Beginning in 1963, Stewart advanced ideas for the extension of the west front of the Capitol. This extension, which would have removed the last external vestige of the original Capitol building, was controversial. Stewart's reign on Capitol Hill was controversial, and the criticism of him frequently vituperative.
Writers in the professional architectural press and critics for newspapers and magazines bemoaned his impact. He was called "the Emperor of Capitol Hill" and "the Monster Builder, " and his work was labeled "Mussolini modern, " "Early Rameses and Late Nieman-Marcus, " "King-Sized Howard Johnson's, " "Texas Penitentiary, " and "hard, grotesque, vulgar. "
The American Institute of Architects issued several formal criticisms of his Capitol Hill work and projects. Stewart, a short round man with a courtly demeanor, appeared unmoved by the various attacks and would simply reply, "No comment. " Close friends, however, reported that the criticisms did sting.
While roasted in the press, Stewart found only a few congressional critics; most were either pleased with his performance or simply oblivious to the charges of philistinism. Senator Everett Dirksen labeled Stewart's critics "that aesthetic group" and claimed Congress would not be told by anybody what to build or how to build it.
Stewart's secret was to please Congress by offering members office space and facilities such as swimming pools and to appeal to the edifice complex of the leaders of both the Senate and the House. Although a Republican, he got on well with Democrats and found his strongest supporters among their ranks. Speaker of the House Sam Rayburn viewed the extension of the east front of the Capitol as a personal memorial and, together with the Senate majority leader, Lyndon Baines Johnson, pushed it through. To critics, it was known as "the Texas front. "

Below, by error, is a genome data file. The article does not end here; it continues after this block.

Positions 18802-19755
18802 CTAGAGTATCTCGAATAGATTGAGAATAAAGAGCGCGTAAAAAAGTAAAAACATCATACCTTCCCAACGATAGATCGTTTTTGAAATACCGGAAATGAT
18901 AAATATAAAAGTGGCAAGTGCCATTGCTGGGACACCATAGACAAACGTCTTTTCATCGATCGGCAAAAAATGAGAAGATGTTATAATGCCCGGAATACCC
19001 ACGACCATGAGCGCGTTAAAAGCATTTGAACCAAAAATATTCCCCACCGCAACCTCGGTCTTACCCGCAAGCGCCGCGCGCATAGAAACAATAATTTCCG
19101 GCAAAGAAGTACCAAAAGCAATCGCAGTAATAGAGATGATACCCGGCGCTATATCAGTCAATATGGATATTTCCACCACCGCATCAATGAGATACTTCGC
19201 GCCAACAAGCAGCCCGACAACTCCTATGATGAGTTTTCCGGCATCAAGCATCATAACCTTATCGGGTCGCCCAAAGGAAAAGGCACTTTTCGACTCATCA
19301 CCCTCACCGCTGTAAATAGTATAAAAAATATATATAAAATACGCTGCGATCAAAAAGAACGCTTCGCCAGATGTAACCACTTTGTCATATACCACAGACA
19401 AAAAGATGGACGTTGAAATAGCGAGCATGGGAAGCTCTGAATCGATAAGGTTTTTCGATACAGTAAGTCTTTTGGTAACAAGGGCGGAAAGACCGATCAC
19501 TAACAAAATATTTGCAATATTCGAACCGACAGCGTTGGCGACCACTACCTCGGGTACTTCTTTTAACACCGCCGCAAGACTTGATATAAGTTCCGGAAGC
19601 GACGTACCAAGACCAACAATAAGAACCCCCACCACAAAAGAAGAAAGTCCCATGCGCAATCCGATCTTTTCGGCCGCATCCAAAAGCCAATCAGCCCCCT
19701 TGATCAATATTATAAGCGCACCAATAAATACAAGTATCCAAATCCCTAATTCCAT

The House (Rayburn) Office Building was entirely Rayburn's creation, since he arranged for Congress to fund the project, the cost of which rose from $50 million to nearly $150 million. Rayburn convinced President John F. Kennedy to keep Stewart on the job in 1961 after Kennedy had vowed to fire him. Rayburn's successor as Speaker, John McCormack, saw Stewart as a barometer of his political power and viewed the west-front extension as a personal memorial.